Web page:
Order having been partially restored,
Mr. Dickinson said: What is the question before the Senate ?

The Vice-President. The question is upon the appeal.
Mr. DICKINSON. I should like-

Mr. Benton. It shall not be disposed of that way. A pistol has been brought in here to shoot me with—to assassinate me.

Mr. Foote. I brought it here to defend myself. I had been informed that I should be fired at.

Mr. Benton. It is a false imputation. A pistol has been brought in here, and for me.

Will the Senate take cognizance of the subject?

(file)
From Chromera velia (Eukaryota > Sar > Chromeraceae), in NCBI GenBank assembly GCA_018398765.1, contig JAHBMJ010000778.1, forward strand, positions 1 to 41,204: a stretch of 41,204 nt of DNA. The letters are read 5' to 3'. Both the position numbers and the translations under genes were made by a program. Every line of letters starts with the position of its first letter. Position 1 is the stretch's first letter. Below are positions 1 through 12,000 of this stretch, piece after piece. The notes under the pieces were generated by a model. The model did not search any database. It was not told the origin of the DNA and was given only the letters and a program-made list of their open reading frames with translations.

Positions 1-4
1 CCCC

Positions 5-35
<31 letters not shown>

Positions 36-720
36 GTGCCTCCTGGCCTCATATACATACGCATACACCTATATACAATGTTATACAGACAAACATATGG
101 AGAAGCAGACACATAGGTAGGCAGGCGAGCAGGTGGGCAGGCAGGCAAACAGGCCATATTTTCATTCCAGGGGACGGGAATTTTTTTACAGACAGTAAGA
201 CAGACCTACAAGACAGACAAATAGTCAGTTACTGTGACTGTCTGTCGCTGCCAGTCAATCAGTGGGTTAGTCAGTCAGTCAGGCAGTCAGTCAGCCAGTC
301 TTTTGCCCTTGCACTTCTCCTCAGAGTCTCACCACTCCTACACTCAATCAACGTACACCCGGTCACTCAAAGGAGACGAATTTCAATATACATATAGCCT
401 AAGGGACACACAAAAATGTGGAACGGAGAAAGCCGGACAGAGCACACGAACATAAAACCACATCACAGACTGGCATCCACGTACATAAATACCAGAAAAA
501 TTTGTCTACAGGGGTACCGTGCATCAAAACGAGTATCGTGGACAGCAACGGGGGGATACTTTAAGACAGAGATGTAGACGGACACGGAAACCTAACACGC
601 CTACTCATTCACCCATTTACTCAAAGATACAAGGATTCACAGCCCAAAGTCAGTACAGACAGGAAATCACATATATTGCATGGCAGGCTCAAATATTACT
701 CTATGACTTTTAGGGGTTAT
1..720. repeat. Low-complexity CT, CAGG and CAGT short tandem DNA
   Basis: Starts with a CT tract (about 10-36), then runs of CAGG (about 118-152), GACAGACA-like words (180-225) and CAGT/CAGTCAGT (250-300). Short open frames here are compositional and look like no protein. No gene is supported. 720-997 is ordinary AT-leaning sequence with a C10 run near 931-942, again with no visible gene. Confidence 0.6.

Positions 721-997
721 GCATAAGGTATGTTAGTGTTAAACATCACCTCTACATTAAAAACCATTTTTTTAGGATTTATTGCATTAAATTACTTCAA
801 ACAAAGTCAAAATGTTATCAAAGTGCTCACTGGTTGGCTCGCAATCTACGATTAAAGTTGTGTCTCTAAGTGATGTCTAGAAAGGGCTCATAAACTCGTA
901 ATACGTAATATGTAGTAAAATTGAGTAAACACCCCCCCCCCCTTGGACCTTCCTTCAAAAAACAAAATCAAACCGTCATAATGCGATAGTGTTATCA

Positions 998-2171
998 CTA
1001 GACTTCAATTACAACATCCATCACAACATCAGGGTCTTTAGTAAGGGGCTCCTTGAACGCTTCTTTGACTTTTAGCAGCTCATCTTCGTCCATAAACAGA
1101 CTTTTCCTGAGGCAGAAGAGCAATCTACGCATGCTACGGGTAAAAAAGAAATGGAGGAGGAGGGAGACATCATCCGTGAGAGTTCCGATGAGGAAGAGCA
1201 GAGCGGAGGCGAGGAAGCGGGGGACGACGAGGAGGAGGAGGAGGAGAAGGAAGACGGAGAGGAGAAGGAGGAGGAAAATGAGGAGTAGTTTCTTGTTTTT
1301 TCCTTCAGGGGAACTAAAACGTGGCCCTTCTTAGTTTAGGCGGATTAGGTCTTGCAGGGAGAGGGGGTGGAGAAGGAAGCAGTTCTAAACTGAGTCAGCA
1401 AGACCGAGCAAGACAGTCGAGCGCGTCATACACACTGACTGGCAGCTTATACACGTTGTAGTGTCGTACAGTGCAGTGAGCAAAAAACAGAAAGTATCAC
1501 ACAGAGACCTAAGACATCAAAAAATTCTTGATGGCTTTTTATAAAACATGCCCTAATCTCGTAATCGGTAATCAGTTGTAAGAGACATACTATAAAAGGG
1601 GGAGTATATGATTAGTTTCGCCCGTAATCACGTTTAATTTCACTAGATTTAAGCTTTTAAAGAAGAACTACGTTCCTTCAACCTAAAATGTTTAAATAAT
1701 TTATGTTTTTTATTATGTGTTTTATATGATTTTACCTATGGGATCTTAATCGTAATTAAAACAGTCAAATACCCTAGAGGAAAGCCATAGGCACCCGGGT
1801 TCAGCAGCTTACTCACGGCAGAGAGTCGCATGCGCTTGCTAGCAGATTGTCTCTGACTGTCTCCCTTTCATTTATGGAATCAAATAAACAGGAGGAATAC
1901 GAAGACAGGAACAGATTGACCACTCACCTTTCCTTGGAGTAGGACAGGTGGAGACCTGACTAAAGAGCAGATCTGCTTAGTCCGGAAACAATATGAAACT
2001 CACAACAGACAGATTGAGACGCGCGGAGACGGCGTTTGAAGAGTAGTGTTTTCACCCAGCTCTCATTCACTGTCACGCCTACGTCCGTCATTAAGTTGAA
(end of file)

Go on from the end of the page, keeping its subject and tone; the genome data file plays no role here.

The Vice-PRESIDENT. Order; order. Will Senators be seated ?
Mr. King. Where is the Sergeant-at-Arms.
Mr. Foote. Mr. President-

The Vice-PRESIDENT. Will Senators be seated ? Spectators are required to be seated.

Mr. Clay. Mr. President-
The VICE-PRESIDENT. There is too much disorder in the galleries.
[Sergeant-at-Arms. Order in the galleries.]

Mr. Foote again addressed the Chair, and proposed to proceed with his remarks.

Mr. Benton. I demand that the Senate take cognizance of what has been done here. A pistol has been brought here under the false pretence that I am armed, the pretext of every assassin that undertakes to constitute a case of self-defence when lying in wait to murder. Will the Senate take cognizance of it, or shall I take it upon myself? I am not to be assassinated here.